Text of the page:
Friday, October 1, 2010

John Ashbrook: Lycurgus of the Tea Party?



by: Jay Hartz

With the final round of major primaries now complete, candidates have been selected for this November’s general election. The impact Tea Party candidates will have on the general election and on policy following that election is a question worthy of thought and debate by conservatives. While the nuts-and-bolts questions of which party will control Congress and the possibility of implementing a "refudiate socialism" agenda are important, there is also an interesting discussion to be had concerning "what does this all mean?"

It is worth noting that today’s Tea Party movement has a historical if not a philosophical connection to John M. Ashbrook’s primary challenge to Richard Nixon in 1972. While it will be for someone else to argue Ashbrook was the proto-Tea Party candidate, the extent to which Ashbrook was vilified by the party apparatus for challenging the "establishment" candidate has seen several parallels during this year’s election cycle.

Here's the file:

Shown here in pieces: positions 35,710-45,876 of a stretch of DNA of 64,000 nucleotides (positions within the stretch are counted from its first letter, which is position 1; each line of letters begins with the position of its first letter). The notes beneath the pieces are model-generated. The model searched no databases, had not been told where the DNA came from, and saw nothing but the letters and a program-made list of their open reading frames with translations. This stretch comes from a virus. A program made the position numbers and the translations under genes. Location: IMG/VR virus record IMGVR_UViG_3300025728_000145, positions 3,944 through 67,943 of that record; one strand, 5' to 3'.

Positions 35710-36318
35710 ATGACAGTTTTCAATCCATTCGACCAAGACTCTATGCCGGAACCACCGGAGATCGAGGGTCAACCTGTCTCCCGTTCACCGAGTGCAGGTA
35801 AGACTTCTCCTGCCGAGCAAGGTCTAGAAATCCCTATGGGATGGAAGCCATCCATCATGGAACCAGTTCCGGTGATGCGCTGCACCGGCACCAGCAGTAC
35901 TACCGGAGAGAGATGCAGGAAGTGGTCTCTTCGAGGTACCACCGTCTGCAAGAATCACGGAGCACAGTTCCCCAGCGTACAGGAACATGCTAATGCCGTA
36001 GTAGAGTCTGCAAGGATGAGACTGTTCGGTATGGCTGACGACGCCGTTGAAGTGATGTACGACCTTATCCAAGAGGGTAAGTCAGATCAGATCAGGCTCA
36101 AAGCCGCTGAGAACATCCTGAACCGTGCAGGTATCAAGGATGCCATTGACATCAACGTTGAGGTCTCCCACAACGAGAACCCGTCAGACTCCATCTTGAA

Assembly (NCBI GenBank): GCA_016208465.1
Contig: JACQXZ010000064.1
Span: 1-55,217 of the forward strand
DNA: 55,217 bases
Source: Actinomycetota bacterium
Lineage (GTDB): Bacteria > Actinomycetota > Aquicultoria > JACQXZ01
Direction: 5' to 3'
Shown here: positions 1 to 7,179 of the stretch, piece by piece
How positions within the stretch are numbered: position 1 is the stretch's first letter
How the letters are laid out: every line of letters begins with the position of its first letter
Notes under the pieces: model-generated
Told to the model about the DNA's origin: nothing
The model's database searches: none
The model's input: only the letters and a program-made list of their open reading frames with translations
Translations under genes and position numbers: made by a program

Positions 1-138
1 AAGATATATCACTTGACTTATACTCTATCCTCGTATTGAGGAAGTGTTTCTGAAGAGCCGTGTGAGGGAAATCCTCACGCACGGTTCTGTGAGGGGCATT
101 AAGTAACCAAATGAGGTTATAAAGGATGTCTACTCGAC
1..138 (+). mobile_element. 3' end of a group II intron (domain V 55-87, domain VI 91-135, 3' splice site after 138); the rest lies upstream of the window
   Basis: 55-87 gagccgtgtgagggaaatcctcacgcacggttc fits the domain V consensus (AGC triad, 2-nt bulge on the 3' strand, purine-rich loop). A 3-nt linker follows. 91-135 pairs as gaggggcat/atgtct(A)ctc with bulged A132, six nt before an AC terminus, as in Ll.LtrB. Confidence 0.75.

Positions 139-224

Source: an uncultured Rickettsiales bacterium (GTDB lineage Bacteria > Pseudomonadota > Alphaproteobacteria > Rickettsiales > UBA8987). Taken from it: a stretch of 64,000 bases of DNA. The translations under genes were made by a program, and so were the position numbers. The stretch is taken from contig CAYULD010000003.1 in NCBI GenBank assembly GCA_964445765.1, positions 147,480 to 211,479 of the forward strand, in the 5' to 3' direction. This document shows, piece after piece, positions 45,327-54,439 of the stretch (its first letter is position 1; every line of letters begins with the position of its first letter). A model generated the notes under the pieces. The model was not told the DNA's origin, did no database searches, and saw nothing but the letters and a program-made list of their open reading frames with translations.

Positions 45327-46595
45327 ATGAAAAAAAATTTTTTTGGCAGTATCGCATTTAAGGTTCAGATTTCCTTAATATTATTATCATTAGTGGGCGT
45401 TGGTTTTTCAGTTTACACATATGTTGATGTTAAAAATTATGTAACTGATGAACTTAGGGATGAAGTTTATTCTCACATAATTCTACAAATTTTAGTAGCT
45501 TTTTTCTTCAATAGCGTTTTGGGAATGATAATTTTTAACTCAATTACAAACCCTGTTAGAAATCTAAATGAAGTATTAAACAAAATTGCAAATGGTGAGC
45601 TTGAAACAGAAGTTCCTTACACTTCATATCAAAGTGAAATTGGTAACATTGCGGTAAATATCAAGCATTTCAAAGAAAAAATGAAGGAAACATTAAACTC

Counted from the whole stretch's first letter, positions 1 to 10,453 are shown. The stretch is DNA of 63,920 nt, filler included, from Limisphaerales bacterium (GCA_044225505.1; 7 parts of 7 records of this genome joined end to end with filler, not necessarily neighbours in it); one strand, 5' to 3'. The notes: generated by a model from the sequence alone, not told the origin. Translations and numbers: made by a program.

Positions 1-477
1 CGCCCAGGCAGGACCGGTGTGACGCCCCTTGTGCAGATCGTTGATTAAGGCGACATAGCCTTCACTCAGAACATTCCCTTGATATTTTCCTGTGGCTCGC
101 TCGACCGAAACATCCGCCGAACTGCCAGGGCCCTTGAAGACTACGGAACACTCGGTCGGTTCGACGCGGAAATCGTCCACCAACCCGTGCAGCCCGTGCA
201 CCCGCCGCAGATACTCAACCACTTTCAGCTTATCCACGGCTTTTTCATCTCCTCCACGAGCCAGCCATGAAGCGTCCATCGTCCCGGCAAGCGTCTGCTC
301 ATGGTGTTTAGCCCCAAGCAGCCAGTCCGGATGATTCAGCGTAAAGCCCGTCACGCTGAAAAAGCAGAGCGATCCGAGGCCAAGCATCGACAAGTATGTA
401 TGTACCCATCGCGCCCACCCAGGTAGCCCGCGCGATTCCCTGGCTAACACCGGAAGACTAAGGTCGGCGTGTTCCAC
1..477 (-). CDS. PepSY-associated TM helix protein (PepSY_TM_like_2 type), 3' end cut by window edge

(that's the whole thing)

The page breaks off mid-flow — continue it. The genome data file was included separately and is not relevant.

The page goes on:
Which brings us to an interesting question: What thoughts and suggestions might Ashbrook offer to conservatives during an election in which the major issues track so closely those he championed during his political career. Luckily, we have a source to consult.

In 1986, just a few years after the untimely death of Ashbrook, Randy McNutt published a slim volume entitled No Left Turns: A Handbook for Conservatives Based on the Writings of John M. Ashbrook. McNutt, then a reporter for the Cincinnati Enquirer, was able to secure a heartfelt foreword from Congressman Jack Kemp and assembled several of Ashbrook’s speeches, newsletters, newspaper editorials and letters to constituents. From these pages leaps the mind of Ashbrook. Not only his firm grasp of domestic issues, but a foreign policy based on his opposition to totalitarianism in the form of communism and an understanding that a strong America is freedom’s last best chance for success.

Read the rest here.

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